I am the daughter of someone who suffers with addiction. My Mother is a Bible believing, non-swearing, French speaking, dignified lady who has struggled with Doctor prescribed opioids and mental health issues for 30 plus years. I have also been through an addiction adjacent experience as a Mother; my son is almost 5 years in recovery from a prescription opiate dependency following an injury in football. I know the ups and downs, the misery in the midnight hour, the hopes and subsequent hopes dashed that one goes through when they love someone caught in the death grip of a substance dependency.

In the midst as well as the aftermath of some of the worst days of our lives as a family, I have gathered great strength and wisdom from the journey as well as those who carried me through my own recovery from the effects of it.  I write not as one in recovery from a substance, but as one in recovery from the obsession with someone battling a substance. The goal of my heart as I continue my path to wellness is to share my experience, strength and hope with others who are walking it. I believe that to be crucial, because to quote Ram Dass, “We are all just walking each other home.”

Facing and navigating this road successfully, it is necessary to come to know the following:

You are not alone!

You are responsible for your own life, health, success and peace of mind; you just have to take the reins.  The same goes for your struggling loved one. As hard as it is…don’t hitch your peace of mind and well being onto the roller coaster. Detach from it and work on your wellness.  Learning that is the process of recovery.  The healthier you get, the better chance they will have of getting healthy.

As long as there’s breath, there’s HOPE!

 The 3 C’s of Nar Anon:

You didn’t Cause it, you can’t Control it, you can’t Cure it.

Cause: At this point blaming who, what, where, why and how the addiction started is futile. That only adds to the misery and distracts from handling it in functional, healthy ways. This pertains to past and present as much as the potential substance abuse. Don’t live in fear and think that by saying/doing the wrong thing you will send them spiraling back into the cycle. You are not the cause of that. Someone who wants to remain clean will do so regardless of stress or pressure. There will always be stress and pressure! The key is learning to cope without abusing a substance and that is up to them to develop. Emotionally tiptoeing around someone won’t prevent substance abuse any more than bulldozing and bullying will. Working a program is the way forward. You take care of you. Your priority is to make sure you are healthy and functional.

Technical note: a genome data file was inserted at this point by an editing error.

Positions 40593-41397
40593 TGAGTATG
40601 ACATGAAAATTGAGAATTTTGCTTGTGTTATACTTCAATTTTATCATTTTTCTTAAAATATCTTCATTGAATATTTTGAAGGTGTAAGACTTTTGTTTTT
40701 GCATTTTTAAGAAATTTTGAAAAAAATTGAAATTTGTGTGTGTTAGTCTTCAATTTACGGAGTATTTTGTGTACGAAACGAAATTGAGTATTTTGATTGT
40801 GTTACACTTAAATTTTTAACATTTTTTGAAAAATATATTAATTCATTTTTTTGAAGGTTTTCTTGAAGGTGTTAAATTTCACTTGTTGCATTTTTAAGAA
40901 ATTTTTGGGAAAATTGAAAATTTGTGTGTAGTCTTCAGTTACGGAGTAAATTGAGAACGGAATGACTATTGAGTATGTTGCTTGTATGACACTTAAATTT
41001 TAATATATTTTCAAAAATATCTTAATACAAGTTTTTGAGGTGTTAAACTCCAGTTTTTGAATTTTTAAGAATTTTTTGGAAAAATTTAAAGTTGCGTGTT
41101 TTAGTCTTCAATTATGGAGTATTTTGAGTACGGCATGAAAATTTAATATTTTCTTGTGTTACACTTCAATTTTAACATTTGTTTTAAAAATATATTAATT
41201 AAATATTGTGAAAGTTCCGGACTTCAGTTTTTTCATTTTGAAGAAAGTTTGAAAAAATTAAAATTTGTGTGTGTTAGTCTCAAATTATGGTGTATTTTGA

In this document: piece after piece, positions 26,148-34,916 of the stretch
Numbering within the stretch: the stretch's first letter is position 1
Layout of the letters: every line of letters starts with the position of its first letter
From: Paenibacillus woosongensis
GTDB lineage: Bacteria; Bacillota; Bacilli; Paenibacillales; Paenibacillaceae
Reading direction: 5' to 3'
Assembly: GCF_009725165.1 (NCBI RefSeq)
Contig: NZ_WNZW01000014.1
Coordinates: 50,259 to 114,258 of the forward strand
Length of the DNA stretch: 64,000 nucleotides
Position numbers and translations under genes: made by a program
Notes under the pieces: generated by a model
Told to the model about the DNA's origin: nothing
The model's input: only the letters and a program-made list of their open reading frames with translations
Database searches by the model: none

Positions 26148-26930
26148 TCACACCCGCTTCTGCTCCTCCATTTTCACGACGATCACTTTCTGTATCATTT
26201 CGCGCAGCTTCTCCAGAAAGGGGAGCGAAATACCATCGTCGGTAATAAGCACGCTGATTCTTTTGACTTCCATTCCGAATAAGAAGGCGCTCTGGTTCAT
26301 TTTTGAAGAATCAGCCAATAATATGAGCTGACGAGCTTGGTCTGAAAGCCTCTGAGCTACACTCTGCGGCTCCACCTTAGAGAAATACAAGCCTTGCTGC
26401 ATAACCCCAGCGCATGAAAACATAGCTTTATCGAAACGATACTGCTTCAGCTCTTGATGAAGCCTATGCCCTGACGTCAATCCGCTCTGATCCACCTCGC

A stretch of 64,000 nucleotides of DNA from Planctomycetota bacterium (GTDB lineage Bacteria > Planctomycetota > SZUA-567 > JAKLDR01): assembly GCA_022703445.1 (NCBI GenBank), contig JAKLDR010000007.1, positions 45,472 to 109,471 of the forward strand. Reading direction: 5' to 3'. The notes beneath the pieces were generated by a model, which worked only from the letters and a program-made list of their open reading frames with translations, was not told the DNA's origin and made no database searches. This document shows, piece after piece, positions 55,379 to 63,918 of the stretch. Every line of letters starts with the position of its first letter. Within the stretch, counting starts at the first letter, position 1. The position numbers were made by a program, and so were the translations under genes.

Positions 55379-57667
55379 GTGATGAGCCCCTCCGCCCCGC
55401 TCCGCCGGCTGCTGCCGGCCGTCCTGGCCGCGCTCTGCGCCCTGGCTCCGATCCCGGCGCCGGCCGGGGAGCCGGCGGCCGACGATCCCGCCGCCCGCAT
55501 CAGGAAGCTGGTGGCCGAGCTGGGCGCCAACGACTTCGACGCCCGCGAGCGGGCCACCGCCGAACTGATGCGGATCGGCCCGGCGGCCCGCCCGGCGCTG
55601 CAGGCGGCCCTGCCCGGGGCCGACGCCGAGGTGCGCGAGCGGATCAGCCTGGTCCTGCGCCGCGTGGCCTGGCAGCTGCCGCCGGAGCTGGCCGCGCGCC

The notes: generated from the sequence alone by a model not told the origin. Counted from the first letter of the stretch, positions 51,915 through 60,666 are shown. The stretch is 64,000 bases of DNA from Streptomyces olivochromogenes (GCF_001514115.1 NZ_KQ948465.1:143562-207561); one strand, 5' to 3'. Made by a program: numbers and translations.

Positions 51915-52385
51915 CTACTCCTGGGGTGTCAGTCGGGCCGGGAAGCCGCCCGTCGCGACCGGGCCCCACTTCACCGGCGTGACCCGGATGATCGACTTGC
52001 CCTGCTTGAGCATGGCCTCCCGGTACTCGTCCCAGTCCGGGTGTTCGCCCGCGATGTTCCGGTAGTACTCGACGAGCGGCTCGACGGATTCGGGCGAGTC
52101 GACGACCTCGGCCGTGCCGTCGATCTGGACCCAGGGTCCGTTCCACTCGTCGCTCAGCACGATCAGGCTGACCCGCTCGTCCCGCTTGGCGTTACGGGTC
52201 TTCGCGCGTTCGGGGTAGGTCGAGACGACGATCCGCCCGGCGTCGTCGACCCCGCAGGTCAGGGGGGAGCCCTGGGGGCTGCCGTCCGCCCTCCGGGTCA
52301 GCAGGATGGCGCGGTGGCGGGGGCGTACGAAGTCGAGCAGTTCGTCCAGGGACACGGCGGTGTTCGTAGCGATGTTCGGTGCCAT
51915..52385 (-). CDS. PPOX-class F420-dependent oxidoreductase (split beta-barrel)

Control: Policing and making sure they are going to meetings, spending time with sober companions, doing what they are supposed to should only be something paid attention to for your own safety and boundaries. Taking control of their life, recovery or participating in the craziness as it occurs is not healthy for anyone.

Cure: Nothing you can do, say, think, or feel will heal or cure your loved ones addiction. You can affect their decisions with healthy boundaries and responses, by not enabling use or participating in negative, dysfunctional behavior and conflict.  And by taking care of yourself. Beyond that…it is up to them to want it, to work a program and to recover.

Hopeful 3 C’s

Deep into it with my Loved One, I was taught that while I was powerless over the disease and didn’t Cause it, couldn’t Control or Cure it…I can Cope, I can Contribute (in good and bad ways) and I can Create loving, healthy dialogue.

 My own version of hopeful 3 C’s.

Coped in prayer, meditation, support groups, therapy and all sorts of stress relieving methods.

Contributed by not participating in negative behavior or conflict.

And finally… 

Created healthy dialogue by keeping the bridge of communication open. I reached out as often as I felt comfortable to remind my Loved One that he was loved and I was in his corner, rooting for him to join the fight for his life. Keeping a list of available detox and treatment centers on hand for times of clarity, which are quick, subtle and pass without notice sometimes (when he’d say things like “You think I want to live like this? Or make statements related to remembering or wanting a better life). In those moments give those names and numbers, it’s a soft, effective intervention (See: Allies in Recovery teachings on CRAFT method).

Handling it that way gave me hopeful action to take without trying to control or go crazy forcing anything, while in the midst of it caring for myself, keeping a safe support system on hand for those moments of crisis or meltdown and always praying, hoping and believing for the best outcome.


  1. Thank you so much for your article. As an Addictions Counselor and a Family Recovery Life Coach, I appreciated your willingness to move beyond Alanon and Naranon, which are a good foundation but don’t give the needed support to encourage communication. I am schooled in the BALM Family Recovery Method and we often say that the family members can be the loved one’s best chance at recovery OR their best chance at relapse….the family is always at choice. I would love to talk with you more about this and encourage you to check out the BALM program. There are weekly speakers for members and I would love to introduce you to the founder, Beverly Buncher. I think you might be an interesting guest speaker.

    Here is the link to the BALM Comprehensive Program.


  2. Thank you so much, Annie. I can relate to much of what you wrote and your advice helps me with all the confusion I’ve berm experiencing with my addicted loved ones.

Write A Comment

Considering Recovery? Talk to a Treatment Specialist:Considering Recovery? Talk to a Treatment Specialist:888-401-1241Response time about 1 min | Response rate 100%
Who Answers?